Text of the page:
With Cher’s help, ‘world’s loneliest elephant’ arrives safely in Cambodia
The pachyderm dubbed the “ world’s loneliest elephant ” after languishing alone for years in a Pakistani zoo was greeted on his arrival in Cambodia on Monday by chanting Buddhist monks and was then sent on his way to a wildlife sanctuary.
The plight of Kaavan the male Asian elephant has captured worldwide attention, including from singer and actor Cher, who has been closely involved in the animal’s rescue and was in Cambodia for its arrival.
Like other travelers during these times, Kaavan needed to be tested for COVID-19 before flying. Once the hefty creature’s large metal crate was safely on board, Kaavan was provided with in-flight snacks — 440 pounds of them — for the seven-hour journey.
Kaavan appeared not to be stressed out during the flight, eating food and even getting a little bit of sleep standing in the crate, said Amir Khalil, a veterinarian who accompanied the elephant and works with Four Paws, the Vienna-headquartered animal rescue group that organized the move.
“He behaves like a frequent flier. The flight was uneventful, which is all you can ask for when you transfer an elephant,” Khalil said.
The 36-year-old, 9,000-pound passenger received a warm welcome on arrival in Cambodia from officials, conservationists and the Buddhist monks, who chanted prayers for Kaavan’s harmony and prosperity.
Pop star Cher leads effort to rescue 35-year-old Kaavan, dubbed the world’s loneliest elephant, from captivity in Pakistan.
Kaavan, a 1985 gift from Sri Lanka to Pakistan, had been living in the Marghazar Zoo in Islamabad with a partner, Saheli, which died in 2012. The zoo fell on hard times, and conditions got so bad that a court in the Pakistani capital ordered the zoo closed in August.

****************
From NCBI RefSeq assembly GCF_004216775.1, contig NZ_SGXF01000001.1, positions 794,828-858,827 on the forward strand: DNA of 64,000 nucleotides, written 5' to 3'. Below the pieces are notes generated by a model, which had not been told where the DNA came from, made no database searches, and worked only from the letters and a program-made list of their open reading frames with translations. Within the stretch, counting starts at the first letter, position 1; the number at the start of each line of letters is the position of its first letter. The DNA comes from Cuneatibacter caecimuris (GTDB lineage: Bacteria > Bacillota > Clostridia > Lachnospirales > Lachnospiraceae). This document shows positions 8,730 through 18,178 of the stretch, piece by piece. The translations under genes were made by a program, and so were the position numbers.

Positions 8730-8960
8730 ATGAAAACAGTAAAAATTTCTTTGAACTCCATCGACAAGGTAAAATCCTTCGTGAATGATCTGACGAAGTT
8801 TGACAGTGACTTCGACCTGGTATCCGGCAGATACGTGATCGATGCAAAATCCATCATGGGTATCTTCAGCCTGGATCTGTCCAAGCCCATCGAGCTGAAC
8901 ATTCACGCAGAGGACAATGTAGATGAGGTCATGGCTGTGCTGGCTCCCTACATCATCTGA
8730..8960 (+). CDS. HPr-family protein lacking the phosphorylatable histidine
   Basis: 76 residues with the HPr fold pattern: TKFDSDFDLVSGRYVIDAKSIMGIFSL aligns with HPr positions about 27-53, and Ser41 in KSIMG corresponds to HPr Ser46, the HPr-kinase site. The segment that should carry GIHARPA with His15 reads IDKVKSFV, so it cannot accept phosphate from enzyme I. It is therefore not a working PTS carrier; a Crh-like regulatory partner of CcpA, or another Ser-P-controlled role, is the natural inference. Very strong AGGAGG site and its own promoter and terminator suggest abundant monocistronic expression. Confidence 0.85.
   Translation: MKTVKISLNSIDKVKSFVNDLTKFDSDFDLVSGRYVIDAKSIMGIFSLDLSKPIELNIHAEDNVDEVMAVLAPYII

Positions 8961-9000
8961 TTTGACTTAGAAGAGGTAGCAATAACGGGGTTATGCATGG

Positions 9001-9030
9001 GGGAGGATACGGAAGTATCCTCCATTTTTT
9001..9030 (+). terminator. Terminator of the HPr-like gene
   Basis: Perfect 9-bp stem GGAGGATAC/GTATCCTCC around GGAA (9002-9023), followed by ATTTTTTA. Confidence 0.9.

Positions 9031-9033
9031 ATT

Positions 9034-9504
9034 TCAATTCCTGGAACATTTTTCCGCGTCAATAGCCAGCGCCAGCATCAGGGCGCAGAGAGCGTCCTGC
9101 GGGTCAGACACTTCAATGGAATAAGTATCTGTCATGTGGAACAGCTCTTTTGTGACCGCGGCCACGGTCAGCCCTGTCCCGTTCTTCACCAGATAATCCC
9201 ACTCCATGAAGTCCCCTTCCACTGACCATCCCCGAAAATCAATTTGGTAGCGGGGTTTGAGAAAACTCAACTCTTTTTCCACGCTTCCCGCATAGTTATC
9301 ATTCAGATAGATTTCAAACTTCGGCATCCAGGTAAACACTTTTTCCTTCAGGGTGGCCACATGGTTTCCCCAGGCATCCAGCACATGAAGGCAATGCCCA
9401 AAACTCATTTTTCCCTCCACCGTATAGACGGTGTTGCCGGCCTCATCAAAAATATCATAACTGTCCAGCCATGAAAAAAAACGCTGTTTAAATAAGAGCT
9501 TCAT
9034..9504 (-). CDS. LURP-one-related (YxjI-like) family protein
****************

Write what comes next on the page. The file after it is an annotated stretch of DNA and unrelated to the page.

Cher’s animal welfare group Free the Wild, has worked with Four Paws and the American syndicated columnist and philanthropist Eric Margolis to relocate Kaavan, a mission that’s cost about $400,000.
According to Four Paws, very few adult elephants have ever been relocated by plane, so preparations were arduous.
Veterinarians and elephant experts working for Four Paws spent three months in Islamabad, coaching Kaavan three times a day on how to enter and exit the four-ton travel crate safely and without stress. The crate includes a system that can hold up to 53 gallons of urine.
The millions thrown out of work in Thailand by the coronavirus crisis include elephants that need tourist money to feed their voracious appetites.
Kaavan was also dangerously overweight because of his unsuitable diet of about 550 pounds of sugar cane each day. With Khalil’s help, Kaavan lost 1,000 pounds over the past three months.
Kaavan’s wounds are emotional as well as physical. The animal would spend days wagging its head from side to side, a stereotypical sign of boredom and misery in an elephant, said Martin Bauer, a spokesman for Four Paws.
The loss of mate Saheli took a toll on Kaavan’s mental health. Elephants are social animals that thrive on the company of other elephants, Bauer explained. For Kaavan, the last eight years have been akin to living in quarantine — something the world has come to understand all too well amid the COVID-19 pandemic, he said.
Late Monday, Kaavan was being driven by truck to a camp in northern Cambodia and should be able to leave the crate Tuesday.
“Once Kaavan feels at home in a controlled setting, he will be released in a wildlife sanctuary, in Oddar Meanchey province, in the northern section of Cambodia, where some 600 Asian elephants live in peace and tranquility,” said a statement by Neth Pheaktra, a spokesman for Cambodia’s Environment Ministry. “Pachyderms can live for many years, and even at 36, we hope that he will contribute to the gene pool.”
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